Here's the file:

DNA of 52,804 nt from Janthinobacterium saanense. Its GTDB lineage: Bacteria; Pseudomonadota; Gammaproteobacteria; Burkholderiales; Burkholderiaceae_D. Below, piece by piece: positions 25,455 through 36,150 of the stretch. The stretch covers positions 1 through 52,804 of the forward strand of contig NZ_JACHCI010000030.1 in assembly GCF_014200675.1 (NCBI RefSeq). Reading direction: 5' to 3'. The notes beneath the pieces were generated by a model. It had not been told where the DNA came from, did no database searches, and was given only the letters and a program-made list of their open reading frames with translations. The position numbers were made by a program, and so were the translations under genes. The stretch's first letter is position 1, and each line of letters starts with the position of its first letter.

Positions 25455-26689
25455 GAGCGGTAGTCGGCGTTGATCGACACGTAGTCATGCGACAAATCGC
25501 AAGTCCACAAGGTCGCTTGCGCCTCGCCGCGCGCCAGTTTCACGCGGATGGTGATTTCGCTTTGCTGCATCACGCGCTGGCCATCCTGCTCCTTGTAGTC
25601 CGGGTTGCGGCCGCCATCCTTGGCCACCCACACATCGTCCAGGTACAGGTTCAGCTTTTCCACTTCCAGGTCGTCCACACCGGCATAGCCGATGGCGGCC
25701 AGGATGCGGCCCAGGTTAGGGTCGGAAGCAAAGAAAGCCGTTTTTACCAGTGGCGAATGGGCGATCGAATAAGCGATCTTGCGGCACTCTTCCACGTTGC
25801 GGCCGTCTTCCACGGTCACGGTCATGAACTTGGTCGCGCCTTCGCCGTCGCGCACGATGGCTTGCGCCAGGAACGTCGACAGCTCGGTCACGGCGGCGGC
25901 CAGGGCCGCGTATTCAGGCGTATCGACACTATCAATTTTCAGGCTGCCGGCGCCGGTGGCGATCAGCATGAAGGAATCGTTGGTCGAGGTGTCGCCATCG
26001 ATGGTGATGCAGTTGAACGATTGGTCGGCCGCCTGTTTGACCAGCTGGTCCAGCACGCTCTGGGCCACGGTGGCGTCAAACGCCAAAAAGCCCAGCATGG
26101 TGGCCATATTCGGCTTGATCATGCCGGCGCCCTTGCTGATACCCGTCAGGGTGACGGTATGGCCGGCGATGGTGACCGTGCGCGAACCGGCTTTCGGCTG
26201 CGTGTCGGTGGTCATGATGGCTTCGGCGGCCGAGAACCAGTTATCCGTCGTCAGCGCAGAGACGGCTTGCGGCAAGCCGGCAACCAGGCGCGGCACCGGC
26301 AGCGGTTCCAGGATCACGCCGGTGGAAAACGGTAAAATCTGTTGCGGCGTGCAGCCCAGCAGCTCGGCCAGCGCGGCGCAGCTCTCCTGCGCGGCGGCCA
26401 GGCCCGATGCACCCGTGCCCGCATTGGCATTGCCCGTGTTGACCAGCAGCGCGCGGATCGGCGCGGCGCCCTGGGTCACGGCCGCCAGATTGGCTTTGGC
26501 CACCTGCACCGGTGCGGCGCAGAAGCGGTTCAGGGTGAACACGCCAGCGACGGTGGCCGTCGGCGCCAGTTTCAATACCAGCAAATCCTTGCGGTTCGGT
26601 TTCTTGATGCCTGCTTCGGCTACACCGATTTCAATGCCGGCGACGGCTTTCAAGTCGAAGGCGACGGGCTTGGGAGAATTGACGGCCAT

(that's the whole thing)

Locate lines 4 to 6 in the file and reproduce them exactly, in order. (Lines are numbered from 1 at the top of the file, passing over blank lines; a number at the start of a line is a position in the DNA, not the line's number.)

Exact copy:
25501 AAGTCCACAAGGTCGCTTGCGCCTCGCCGCGCGCCAGTTTCACGCGGATGGTGATTTCGCTTTGCTGCATCACGCGCTGGCCATCCTGCTCCTTGTAGTC
25601 CGGGTTGCGGCCGCCATCCTTGGCCACCCACACATCGTCCAGGTACAGGTTCAGCTTTTCCACTTCCAGGTCGTCCACACCGGCATAGCCGATGGCGGCC
25701 AGGATGCGGCCCAGGTTAGGGTCGGAAGCAAAGAAAGCCGTTTTTACCAGTGGCGAATGGGCGATCGAATAAGCGATCTTGCGGCACTCTTCCACGTTGC